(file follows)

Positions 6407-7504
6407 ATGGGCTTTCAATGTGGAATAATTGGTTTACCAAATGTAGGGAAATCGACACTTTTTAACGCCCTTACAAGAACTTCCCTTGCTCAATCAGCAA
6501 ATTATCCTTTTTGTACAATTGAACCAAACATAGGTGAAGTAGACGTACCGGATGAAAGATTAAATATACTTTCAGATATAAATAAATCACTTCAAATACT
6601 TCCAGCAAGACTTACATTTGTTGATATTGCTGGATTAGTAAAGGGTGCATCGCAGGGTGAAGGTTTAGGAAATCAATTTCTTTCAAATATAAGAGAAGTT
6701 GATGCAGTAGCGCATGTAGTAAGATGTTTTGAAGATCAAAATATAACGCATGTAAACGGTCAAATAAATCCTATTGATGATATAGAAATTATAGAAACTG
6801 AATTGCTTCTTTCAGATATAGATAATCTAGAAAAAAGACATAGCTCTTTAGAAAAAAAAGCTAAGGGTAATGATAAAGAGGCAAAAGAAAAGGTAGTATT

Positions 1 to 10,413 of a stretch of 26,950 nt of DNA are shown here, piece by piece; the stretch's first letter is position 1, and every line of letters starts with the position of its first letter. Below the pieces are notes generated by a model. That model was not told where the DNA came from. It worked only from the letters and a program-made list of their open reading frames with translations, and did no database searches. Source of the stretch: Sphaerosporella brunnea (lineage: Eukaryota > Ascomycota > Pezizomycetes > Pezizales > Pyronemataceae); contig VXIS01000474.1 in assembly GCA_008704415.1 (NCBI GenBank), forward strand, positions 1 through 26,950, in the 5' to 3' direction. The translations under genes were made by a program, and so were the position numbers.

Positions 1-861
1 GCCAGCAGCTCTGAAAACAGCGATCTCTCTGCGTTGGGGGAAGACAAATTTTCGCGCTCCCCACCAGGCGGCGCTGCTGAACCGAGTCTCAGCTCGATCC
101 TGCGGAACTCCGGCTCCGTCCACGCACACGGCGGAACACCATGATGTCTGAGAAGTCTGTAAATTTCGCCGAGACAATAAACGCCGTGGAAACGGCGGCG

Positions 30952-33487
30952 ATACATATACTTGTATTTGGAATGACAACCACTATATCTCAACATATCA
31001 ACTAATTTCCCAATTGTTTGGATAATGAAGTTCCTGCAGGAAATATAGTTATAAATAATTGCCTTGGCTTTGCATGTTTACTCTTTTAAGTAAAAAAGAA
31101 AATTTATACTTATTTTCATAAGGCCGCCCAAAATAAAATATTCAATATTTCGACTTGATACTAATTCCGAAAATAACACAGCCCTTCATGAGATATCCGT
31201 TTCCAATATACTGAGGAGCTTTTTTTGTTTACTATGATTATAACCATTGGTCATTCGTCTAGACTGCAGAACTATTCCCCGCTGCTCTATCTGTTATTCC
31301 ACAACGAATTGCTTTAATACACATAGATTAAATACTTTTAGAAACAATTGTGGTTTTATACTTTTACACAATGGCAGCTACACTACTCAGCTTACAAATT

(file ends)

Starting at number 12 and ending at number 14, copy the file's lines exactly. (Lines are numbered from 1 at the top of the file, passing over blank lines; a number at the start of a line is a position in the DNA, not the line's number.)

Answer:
30952 ATACATATACTTGTATTTGGAATGACAACCACTATATCTCAACATATCA
31001 ACTAATTTCCCAATTGTTTGGATAATGAAGTTCCTGCAGGAAATATAGTTATAAATAATTGCCTTGGCTTTGCATGTTTACTCTTTTAAGTAAAAAAGAA
31101 AATTTATACTTATTTTCATAAGGCCGCCCAAAATAAAATATTCAATATTTCGACTTGATACTAATTCCGAAAATAACACAGCCCTTCATGAGATATCCGT